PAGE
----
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  • Tax "Expenditures" and Welfare States:A Critique
  • Monica Prasad (bio)

Recently several scholars have argued that tax preferences are equivalent to welfare spending, and that our understanding of welfare states should be revised to take tax preferences into account. A tax preference is a provision in the tax code (an exemption, deduction, or credit) by which taxpayers are able to reduce their tax obligations in return for behaving in some specific way. For example, the mortgage interest tax deduction allows taxpayers to deduct the interest on their mortgage payments from their taxable income, thereby reducing the taxes they would otherwise owe as long as they are making mortgage payments.

The tradition of equating tax preferences with welfare spending is several decades old. Stanley Surrey, then assistant secretary of the Treasury, compiled a list of tax preferences for the first time in the 1960s, arguing that they should be examined on the same basis as welfare spending. His argument was that whether welfare is accomplished by first transferring revenue from society to the state and then back to society (welfare spending), or whether it is accomplished by foregoing the tax revenue in certain targeted ways (tax preferences), is equivalent in accounting terms, and should therefore be analyzed equivalently. Surrey insisted on calling tax preferences "tax expenditures," to highlight their supposed similarity to social expenditures, and this terminology persists today. In this paper, for reasons that will become clear, I avoid the "tax expenditure" terminology and use the term "tax preferences." [End Page 251]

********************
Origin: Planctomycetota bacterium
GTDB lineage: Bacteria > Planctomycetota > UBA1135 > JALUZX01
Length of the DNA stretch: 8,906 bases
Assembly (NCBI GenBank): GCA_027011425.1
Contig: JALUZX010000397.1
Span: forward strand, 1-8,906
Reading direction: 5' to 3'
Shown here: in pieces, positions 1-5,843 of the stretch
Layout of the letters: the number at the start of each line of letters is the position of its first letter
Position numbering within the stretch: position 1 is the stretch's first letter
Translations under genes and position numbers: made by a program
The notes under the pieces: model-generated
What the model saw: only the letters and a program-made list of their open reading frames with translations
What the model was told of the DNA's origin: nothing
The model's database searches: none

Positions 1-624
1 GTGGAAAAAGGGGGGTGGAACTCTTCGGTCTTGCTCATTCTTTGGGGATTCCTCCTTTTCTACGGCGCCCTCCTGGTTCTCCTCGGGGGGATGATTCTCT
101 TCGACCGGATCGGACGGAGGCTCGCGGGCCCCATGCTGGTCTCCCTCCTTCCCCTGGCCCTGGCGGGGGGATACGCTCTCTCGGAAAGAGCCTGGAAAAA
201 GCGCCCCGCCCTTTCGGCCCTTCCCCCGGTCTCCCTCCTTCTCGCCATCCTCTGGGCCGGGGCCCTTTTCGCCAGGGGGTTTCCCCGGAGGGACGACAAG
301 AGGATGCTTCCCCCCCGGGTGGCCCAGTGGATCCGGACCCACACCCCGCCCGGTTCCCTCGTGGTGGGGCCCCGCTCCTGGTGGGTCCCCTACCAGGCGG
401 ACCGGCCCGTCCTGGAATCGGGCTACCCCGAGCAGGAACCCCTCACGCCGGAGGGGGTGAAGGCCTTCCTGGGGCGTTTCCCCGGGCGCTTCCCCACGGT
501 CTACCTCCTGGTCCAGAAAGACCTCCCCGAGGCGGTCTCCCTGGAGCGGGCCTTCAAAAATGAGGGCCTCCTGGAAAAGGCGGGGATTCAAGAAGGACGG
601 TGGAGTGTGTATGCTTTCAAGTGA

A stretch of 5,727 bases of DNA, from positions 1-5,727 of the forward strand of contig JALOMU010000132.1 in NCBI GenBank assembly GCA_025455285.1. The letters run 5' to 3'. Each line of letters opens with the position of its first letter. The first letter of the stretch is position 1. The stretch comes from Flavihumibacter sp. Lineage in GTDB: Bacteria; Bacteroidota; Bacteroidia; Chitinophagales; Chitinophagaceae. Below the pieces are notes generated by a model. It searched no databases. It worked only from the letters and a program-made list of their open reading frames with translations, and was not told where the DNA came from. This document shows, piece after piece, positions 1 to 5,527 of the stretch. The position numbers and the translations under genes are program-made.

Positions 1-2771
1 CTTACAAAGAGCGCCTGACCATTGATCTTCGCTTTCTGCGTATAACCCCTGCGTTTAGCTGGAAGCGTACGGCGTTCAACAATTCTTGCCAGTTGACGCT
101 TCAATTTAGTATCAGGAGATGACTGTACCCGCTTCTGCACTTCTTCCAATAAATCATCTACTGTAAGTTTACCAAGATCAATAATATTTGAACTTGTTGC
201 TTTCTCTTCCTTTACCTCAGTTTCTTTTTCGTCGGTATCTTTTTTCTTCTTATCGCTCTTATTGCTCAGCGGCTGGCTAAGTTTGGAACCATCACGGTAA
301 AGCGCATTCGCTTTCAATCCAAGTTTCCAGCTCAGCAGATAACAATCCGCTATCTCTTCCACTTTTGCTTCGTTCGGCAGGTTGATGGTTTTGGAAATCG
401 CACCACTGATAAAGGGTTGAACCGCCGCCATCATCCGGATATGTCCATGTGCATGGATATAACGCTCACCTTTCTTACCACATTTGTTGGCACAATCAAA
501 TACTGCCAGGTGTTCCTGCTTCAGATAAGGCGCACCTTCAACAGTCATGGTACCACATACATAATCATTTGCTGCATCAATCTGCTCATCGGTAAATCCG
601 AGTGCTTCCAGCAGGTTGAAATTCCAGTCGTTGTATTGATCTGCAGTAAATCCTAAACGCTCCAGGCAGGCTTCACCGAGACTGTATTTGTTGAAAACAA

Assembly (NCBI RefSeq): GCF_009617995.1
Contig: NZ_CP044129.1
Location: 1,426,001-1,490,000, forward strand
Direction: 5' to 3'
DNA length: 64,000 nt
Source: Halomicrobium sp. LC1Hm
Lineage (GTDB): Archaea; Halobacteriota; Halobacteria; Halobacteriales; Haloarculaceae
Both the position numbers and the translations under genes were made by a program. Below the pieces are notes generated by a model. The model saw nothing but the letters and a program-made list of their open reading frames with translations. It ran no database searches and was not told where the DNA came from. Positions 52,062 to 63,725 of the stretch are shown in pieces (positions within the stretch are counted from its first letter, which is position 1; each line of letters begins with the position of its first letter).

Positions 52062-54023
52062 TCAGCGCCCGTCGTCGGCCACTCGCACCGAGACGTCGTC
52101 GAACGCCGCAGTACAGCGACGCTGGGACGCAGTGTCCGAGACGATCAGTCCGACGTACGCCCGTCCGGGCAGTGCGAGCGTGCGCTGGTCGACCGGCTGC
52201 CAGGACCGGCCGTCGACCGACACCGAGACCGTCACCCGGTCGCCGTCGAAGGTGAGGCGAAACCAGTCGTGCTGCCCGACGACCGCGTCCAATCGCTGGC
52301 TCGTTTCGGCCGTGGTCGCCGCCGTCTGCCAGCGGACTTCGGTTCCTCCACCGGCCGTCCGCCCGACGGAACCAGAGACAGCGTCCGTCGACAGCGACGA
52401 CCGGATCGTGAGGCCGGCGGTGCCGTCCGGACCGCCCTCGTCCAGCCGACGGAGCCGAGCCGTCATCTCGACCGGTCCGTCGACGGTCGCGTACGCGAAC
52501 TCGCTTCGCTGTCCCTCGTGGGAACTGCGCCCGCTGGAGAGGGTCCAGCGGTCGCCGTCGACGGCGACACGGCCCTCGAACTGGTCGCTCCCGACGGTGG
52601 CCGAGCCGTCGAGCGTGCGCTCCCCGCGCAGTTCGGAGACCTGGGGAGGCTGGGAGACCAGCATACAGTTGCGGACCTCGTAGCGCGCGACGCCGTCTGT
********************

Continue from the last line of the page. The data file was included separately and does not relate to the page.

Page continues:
One of Surrey's reasons for focusing on tax preferences was that they disproportionately benefited the upper tax brackets. By shining bureaucratic and political light onto them he hoped to bring the practice of tax preferences in line with public opinion regarding the operation of the tax code, and preferably to replace them with direct spending or to eliminate some of them altogether. The Treasury began to compile annual lists of tax preferences, and tax preferences became subject to congressional scrutiny. Surrey's efforts and his list called attention to the large amounts of revenue that were lost because of tax preferences, and in the intervening decades they have become only more important.1 Surrey and scholars who followed in his footsteps identified a host of reasons why direct spending was preferable to tax preferences, as summarized in a recent article: "Tax expenditures increase tax complexity and compliance burdens (administrative concerns); they are more opaque and esoteric than direct expenditures and so relatively more immunized from public debate or scrutiny (visibility concerns); they are more likely than direct expenditures to have regressive first-order effects (equity concerns); their uses may evolve in unexpected ways (predictability concerns); and they may stimulate unproductive activity or reward behavior that would have occurred anyway (efficiency concerns)."2 Although these claims have been questioned by others, many tax practitioners inside and outside government continue Surrey's call to replace tax preferences with direct spending.

In the 1990s several scholars brought this analytical tradition into policy history, with Christopher Howard and Jacob Hacker being the most well-known proponents of it. Howard's brilliant and path breaking book, The Hidden Welfare State, carefully traces the history of four major tax preferences in the American tax code: the tax preferences for home mortgage interest and employer pensions as well as the Earned Income Tax Credit and the Targeted Jobs Tax Credit.3 Howard shows that the politics of tax preferences are distinct from the politics of social spending in that tax preferences are introduced with less struggle than direct welfare spending, often with the support of conservative politicians, and without as much input from interest groups.4 Howard explicitly anticipates the argument that Jacob Hacker would later make famous,5 that tax preferences for health and pensions led to the proliferation of a "private" welfare state in the United States, which then undermined attempts to develop a public welfare state.6

Howard has recently pushed this argument to its limits, arguing that "the American welfare state is actually 40 percent larger than commonly believed. Imagine a map of the United States that started on the Eastern seaboard and [End Page 252] extended west to the...


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